Tim Lelito is the Saints' starting center. He has never snapped a football in an NFL or college game. He played guard at Grand Valley State and started two games at guard for the Saints last year. He took snapping lessons from starter Brian De La Puente last year after realizing that teams are far more likely to employ "backup interior linemen" than "backup guards."

De La Puente is now in Chicago, and while 35-year old former starter Jonathan Goodwin was re-signed at the end of minicamp, Lelito is expected to start. "Tim Lelito has played so well this spring he's turned a question mark into a potential exclamation point," wrote Jeff Duncan of the New Orleans Times-Picayune.

Oh dear, was that an over-optimistic quote about an unknown player from a minicamp? Quick, let's get to the next paragraph before the music …

Duncan does provide a detailed Lelito scouting report in addition to the rosy quotes: Lelito's shotgun snaps are sharp and accurate, he sprints out to block screens very well, and he gets the job done in pass protection, with the caveat that he has two Pro Bowlers playing guard on either side of him, and it's minicamp.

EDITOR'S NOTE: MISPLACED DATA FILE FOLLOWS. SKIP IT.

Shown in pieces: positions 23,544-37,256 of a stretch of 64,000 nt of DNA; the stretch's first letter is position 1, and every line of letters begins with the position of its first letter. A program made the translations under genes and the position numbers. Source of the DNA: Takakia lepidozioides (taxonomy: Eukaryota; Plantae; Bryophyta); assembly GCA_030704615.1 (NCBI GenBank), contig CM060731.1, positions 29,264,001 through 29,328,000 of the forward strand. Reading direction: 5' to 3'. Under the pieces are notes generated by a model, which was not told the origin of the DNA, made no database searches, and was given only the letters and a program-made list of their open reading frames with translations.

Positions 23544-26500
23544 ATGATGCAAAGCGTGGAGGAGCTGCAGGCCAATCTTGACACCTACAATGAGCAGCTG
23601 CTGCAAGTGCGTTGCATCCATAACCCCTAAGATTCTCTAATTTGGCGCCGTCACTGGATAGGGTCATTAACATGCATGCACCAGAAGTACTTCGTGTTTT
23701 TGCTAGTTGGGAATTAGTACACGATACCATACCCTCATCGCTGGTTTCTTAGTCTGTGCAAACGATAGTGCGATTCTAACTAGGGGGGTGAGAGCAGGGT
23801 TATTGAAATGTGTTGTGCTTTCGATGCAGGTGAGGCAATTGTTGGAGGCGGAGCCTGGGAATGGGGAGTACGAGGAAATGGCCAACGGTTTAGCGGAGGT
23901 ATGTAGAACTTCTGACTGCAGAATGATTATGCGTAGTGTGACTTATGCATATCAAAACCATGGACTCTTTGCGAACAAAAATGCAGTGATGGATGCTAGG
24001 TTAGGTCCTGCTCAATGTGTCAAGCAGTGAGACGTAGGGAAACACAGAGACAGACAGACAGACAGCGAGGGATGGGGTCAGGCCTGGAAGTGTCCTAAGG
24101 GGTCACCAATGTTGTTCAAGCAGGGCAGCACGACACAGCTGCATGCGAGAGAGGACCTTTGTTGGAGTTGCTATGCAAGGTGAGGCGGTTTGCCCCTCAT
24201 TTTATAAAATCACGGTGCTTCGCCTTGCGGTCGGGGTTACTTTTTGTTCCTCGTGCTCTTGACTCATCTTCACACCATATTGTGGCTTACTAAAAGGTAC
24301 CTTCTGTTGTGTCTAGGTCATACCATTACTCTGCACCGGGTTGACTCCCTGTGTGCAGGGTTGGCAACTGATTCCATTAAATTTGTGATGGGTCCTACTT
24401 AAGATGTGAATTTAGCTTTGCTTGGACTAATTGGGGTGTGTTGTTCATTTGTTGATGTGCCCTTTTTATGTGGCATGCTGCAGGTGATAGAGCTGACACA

The Saints and Packers are both relying on inexperienced small-school centers who converted from other positions: Cornell tackle/tight end J.C. Tretter is the favorite to snap the football to Aaron Rodgers. It's unusual for two likely playoff teams to make such a bold move in the same season. Is this a new paradigm? A salary-cap compromise? A sign of "try anything" desperation as opponents struggle to keep pace with the 49ers and Seahawks? Maybe it's simply a case of two bright, athletic, unique players catching the eyes of a pair of innovative coaches.

In any case, Lelito joins left tackle Terron Armstead on an offensive line that has been refreshed around guards Jahri Evans and Ben Grubbs. The new line may well be an exclamation point, but a lot depends on the small-school no-name ex-guard in the middle.

Bold Prediction

Kenny Stills will produce an old-school Marques Colston stat line: 83 catches, 1,154 yards, 10 touchdowns. Yep, the predictions are getting that precise.